The government is to begin massive widespread testing for coronavirus to begin when the lockdown period ends, Health Minister Olivier Véran announced at the weekend.
After initially eschewing this policy, the government has now changed tack.
Mathematical modeling conducted in China shows that at least 50% of contaminations are linked to patients who show few or no symptoms of illness and it seems likely that many people who are unaware they have the virus are spreading it.
A recent Chinese study, published in Science magazine, also found that at the beginning of the epidemic in Wuhan, 86 per cent of those infected were not detected and very possibly went on to contaminate others.
The approach in France at first was to test those who presented with symptoms and then isolate positive cases and all those traced to have been in contact with them. This failed to stem the transmission of the virus significantly.
As the numbers who feared they might have the virus grew, the policy changed but to reduce the strain in hospitals conducting tests, still only health workers and vulnerable patients were tested. People with coughs colds and fevers were asked to self-isolate in case they had the virus and might transmit it.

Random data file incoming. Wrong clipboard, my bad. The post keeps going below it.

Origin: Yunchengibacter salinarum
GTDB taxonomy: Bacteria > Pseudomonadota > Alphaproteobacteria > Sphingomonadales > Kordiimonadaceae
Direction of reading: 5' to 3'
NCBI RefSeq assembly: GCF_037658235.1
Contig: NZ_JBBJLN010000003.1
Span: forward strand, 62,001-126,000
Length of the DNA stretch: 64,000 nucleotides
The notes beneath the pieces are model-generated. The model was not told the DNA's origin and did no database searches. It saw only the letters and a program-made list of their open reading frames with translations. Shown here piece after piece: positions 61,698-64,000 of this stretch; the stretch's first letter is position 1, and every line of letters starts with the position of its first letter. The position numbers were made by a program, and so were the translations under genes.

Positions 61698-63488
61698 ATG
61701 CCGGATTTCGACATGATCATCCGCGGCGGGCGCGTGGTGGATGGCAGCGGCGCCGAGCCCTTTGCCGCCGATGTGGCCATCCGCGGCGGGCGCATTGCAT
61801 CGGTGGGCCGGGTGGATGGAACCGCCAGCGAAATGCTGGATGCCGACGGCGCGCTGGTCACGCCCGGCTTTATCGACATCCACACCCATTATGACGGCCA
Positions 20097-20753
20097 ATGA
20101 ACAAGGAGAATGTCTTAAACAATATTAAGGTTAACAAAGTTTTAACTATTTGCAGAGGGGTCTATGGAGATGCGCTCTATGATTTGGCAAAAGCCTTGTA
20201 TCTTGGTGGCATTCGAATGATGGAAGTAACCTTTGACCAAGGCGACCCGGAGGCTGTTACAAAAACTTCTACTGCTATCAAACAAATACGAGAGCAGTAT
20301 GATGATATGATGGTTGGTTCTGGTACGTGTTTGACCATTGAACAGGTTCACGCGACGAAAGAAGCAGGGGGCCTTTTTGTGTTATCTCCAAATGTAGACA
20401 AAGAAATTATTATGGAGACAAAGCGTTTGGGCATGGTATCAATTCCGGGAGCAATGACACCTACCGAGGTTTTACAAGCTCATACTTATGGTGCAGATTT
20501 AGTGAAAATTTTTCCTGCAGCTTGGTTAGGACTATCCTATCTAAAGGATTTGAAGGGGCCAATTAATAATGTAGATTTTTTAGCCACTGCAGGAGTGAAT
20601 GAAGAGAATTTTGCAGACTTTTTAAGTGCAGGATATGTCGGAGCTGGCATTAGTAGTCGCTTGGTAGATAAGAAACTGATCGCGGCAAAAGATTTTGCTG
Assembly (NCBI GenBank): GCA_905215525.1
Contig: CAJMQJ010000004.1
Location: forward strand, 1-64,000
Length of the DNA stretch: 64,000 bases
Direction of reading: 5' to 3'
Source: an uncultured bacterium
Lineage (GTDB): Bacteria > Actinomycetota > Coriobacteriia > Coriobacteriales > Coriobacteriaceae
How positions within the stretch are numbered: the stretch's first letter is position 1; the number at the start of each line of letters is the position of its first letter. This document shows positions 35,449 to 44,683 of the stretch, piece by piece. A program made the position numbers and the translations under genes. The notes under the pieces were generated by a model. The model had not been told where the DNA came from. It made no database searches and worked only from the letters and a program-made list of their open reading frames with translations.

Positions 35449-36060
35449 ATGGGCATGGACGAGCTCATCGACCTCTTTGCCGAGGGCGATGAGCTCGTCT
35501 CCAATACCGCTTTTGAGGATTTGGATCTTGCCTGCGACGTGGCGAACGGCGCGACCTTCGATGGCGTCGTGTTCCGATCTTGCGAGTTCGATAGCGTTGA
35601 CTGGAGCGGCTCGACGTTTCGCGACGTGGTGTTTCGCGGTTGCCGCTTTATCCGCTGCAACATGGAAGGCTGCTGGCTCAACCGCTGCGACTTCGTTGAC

Not enough test kits
The strategy was the only option as there were simply not enough test kits, or labs available to process the results, biologists and doctors told Le Figaro newspaper.
In contrast Taiwan, scarred by its experience of the SARS virus in 2003, prepared thousands of test kits and tested widely very early on in the epidemic - and Taiwan has relatively a very low incidence of coronavirus despite its proximity to the epicenter of the virus in Wuhan in China.
France is now racing to produce enough kits to be able to test massively once confinement ends – it will be vital to know who tests positive to Covid-19 in case there is another wave.